Volume 76
Number 1















































Henry-Crowe honored

Dean of the Chapel Susan Henry-Crowe, whose ministry has been devoted to fostering interfaith dialogue on campus and in the community, has been named Chaplain of the Year by the United Methodist Foundation for Christian Higher Education.

Henry-Crowe, who coordinates the efforts of twenty-seven religious groups at Emory, was cited by the foundation for being “tireless in the conduct of her ministry and unflappable amid the complexities and controversies inherent in the life of a research university.”

The honor carries a cash award of $5,000, which Henry-Crowe will use to help fund the University’s “Journeys of Reconciliation,” a project her office sponsors in which Emory students, faculty, and staff travel to troubled regions of the world to learn more about the roots of conflict, do public service, and establish ongoing relationships with international communities.















After two years as a distinguished professor at Emory and the Candler School of Theology, Archbishop Desmond Tutu returned to his native South Africa this spring.

“My time here has been wonderful,” Tutu said on the eve of his departure. “Candler and Emory as a whole is a warm, friendly, affirming place. My students have been superb. I’ve enjoyed teaching them and have learned many, many insights from them.”

“Emory has been honored and delighted to have Archbishop Tutu on our faculty as a member of our Emory family,” Provost Rebecca S. Chopp said. “He has given generously of his time, wisdom, and spirit in the classroom, in public lectures and in community service. His delightful humor, his vast range of experiences, and his powerful testimonies have enriched the lives of our students, faculty, and staff.”


Deborah E. Lipstadt, Dorot Professor of Modern Jewish and Holocaust Studies, this spring was acquitted in British High Court of libel charges stemming from her 1994 book, Denying the Holocaust: The Growing Assault on Truth and Memory.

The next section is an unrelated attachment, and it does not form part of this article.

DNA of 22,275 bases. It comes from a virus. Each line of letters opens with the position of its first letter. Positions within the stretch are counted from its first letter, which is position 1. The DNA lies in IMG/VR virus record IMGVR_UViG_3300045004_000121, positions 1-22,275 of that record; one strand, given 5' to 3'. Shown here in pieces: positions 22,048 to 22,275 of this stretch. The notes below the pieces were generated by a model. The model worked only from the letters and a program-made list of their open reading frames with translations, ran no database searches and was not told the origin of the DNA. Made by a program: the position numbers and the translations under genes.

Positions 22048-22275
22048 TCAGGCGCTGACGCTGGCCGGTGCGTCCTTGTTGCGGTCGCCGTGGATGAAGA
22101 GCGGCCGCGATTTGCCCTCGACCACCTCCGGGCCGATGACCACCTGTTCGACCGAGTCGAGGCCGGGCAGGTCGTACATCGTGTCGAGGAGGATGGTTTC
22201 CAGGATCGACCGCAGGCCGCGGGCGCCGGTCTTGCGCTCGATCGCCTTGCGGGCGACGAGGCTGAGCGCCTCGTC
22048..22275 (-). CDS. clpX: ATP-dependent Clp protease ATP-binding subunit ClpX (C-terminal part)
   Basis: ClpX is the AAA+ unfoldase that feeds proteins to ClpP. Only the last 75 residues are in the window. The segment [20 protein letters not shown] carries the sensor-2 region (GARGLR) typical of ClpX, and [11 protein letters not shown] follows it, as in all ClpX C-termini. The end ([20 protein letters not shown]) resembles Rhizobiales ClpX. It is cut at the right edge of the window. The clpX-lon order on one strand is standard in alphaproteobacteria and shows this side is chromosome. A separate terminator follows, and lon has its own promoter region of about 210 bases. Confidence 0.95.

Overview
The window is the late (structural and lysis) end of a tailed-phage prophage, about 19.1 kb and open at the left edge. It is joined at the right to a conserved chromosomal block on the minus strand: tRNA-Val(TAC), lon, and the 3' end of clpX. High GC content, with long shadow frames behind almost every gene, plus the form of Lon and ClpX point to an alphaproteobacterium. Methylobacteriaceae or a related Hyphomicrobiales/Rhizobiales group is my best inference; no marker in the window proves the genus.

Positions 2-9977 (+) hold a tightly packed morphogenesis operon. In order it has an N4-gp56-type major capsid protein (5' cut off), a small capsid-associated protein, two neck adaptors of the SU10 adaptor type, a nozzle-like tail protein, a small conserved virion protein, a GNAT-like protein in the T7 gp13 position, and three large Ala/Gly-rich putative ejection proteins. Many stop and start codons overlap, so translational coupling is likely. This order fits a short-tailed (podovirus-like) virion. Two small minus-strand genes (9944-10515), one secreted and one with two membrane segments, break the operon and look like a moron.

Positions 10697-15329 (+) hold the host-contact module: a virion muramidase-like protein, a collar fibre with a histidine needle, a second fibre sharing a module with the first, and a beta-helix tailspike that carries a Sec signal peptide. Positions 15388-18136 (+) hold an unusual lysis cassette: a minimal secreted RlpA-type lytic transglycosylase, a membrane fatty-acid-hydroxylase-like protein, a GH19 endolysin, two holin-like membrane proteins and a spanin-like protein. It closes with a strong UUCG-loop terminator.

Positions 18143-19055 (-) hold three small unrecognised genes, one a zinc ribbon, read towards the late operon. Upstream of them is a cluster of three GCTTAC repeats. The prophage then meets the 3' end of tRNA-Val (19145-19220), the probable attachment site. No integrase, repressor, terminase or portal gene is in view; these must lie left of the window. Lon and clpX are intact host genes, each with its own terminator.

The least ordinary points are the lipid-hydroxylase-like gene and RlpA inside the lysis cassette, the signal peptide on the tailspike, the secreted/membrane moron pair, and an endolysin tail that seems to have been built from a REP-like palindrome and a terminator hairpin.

Lipstadt’s accuser, writer David Irving, argued that the Emory professor and her publisher, Penguin Books, inaccurately portrayed him as a Holocaust denier. Judge Charles Gray ruled that the portrayal was consistent with Irving’s behavior, which he labeled “anti-Semitic and racist.”

“The picture of Irving which emerges from the evidence of his extracurricular activities revealed him to be a right-wing, pro-Nazi polemicist,” Gray said. “It appears to me incontrovertible that Irving qualifies as a Holocaust denier.”

“Emory celebrates Deborah Lipstadt’s victory in this case as a victory for free inquiry,” President William M. Chace said. “I was not surprised because I knew the evidence mounted on her behalf would be sufficient to withstand this attack.”

“The world was watching this trial,” Chace said, calling it the most important case related to the Holocaust since Adolf Eichmann’s trial in Jerusalem in the early 1960s. Ironically, Eichmann himself played a role in Lipstadt’s defense, since Israel went to the unprecedented length of releasing the former Nazi’s World War II diaries to bolster her case. Copies of those diaries will be sent to Emory and will be available for study.

Lipstadt returned to her Emory teaching duties in the fall.


The Emory community recently bid a reluctant farewell to Frances Lucas-Tauchar, senior vice president and dean of campus life since 1992, who on July 1 became the tenth president–and the first female president–of Millsaps College, a 110-year-old, private, Methodist-affiliated institution in Jackson, Mississippi.

“To be a college president has been one of my lifelong professional dreams,” said Lucas-Tauchar, a native Mississippian and alumna of Mississippi State University. “Needless to say, I’m thrilled for this new opportunity. However, I’m deeply saddened to leave Emory and Atlanta. . . . Emory is a magnificent community of friends and scholars, where I have thrived and been exceptionally happy.”

During her tenure, Lucas-Tauchar presided over a number of accomplishments in campus life, including the inauguration of the Phoenix Plan to reform Emory’s Greek system and the renovation of University Apartments. She also helped strengthen the University’s athletics program.

“Frances has been an extraordinary presence on campus, and we all deeply regret her leaving us, while at the same time we rejoice in her appointment at Millsaps,” President William M. Chace said.


© 2000 Emory University